* This post contains spoilers for all the books of the Wode Series, including Summerwode and Wyldingwode.
Wyldingwode is what happens when fate rips the Ceugant apart again, but this time our characters are a little bit older and a lot more mature. At the end of Summerwode we saw our three main characters separated by fate: Robyn pulled into Barrow Mere, Gamelyn under the yoke of the Templars, and Marion left to manage hearth and home at Tickhill with new baby Aderyn. At the outset of this tale, we’ve moved forward a few years in time, but not much else has changed. Robyn is still missing, Gamelyn is still being drawn away by his Templar masters, Marion is still occupied defending Tickhill and her status as a peasant and a woman among the lords of the land.
I had a few expectations going into the book, and a few fears. My expectations were all met and for the most part my fears were allayed. I expected that the writing would be lyrical and beautiful, and of course it was. I expected (and maybe feared a little bit) that there would be a considerable amount of the narrative dedicated to Aderyn, and while she did play a pivotal role in the story, my fear that it would be all about her was unfounded. I expected that it would be a long and arduous process to reunite our triumvirate and it absolutely was.
What I didn’t expect, and what I still have some mixed feelings about, was that we would get so much of the book from Robyn’s point of view. After Robyn disappeared at the end of Summerwode we never saw where he went or what happened to him. On one hand, I was so glad that we didn’t have to wait until he was rescued to get his perspective. Robyn is my favorite of the three main characters, so a part of me was dreading this whole book where I expected he would be absent for a significant portion of it. I was very happy to have his point of view, but I have to admit that a lot of what happened to him in the caverns with the fae, while otherworldly, atmospheric, and beautiful, was also quite confusing and, at times, dragged a bit. That being said, the entire book was still extraordinarily tense and the narrative was propelling. Like Shirewode, this book had me reading frantically and excitedly, desperate for the reunion of Robyn and Gamelyn with each other, and both of them with Marion. It really felt like this book recaptured the momentum of Shirewode, and even did it in a similar way: our Lords and Lady are forced apart and must find their way back together.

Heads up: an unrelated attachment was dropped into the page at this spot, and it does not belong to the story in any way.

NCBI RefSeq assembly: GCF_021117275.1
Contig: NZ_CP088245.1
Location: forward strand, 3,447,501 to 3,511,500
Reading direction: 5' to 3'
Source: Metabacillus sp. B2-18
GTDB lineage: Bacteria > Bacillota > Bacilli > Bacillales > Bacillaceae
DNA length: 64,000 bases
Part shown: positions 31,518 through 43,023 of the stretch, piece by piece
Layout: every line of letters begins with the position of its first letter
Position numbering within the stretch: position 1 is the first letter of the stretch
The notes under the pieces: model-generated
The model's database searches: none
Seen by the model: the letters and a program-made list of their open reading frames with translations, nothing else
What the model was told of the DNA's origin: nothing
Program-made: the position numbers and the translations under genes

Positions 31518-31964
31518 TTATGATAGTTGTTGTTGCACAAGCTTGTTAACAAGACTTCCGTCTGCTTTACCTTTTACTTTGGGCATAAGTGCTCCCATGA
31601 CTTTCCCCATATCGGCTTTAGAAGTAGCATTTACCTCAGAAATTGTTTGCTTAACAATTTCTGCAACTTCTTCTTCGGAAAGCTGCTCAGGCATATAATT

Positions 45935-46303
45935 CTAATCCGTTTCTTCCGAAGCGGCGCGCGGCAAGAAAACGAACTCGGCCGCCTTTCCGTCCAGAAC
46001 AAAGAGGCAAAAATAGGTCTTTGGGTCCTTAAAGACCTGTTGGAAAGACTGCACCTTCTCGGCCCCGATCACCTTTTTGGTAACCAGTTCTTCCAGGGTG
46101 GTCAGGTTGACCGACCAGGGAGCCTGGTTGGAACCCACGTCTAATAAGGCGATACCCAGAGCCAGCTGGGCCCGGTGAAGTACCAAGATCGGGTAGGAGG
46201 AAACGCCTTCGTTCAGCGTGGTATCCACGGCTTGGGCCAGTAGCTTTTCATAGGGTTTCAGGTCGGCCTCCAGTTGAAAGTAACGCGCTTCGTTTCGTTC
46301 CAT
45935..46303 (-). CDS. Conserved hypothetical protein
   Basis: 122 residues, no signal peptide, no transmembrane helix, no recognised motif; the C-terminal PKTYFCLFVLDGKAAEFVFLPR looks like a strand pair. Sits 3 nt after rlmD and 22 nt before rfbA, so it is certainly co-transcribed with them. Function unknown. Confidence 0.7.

I was nervous that maybe the author would go for a bittersweet ending. That Robyn would have to stay with the fae but would have a consolation day or even year with Gamelyn (like a pagan Persephone). I don’t think he is entirely free of them by the end of the book, but the ending left off in a place where they are together for the foreseeable future and that was enough for me.
J Tullos Hennig is an outstandingly talented writer. Her prose is gorgeous and evocative of life in a Medieval castle, in Outremer, or even in a magical fae cavern. This book had flaws, other readers have pointed them out: yeah the relationship between Robyn and Gamelyn was relegated in favor of the poly dynamic, yes there were parts of the narrative that were confusing, absolutely yes the focus on reproduction and religious rights and forced coupling of the lord and lady was problematic. I agree with all of that, but those issues don’t outweigh, for me, the strength of the characters who I love so much or the gorgeous writing.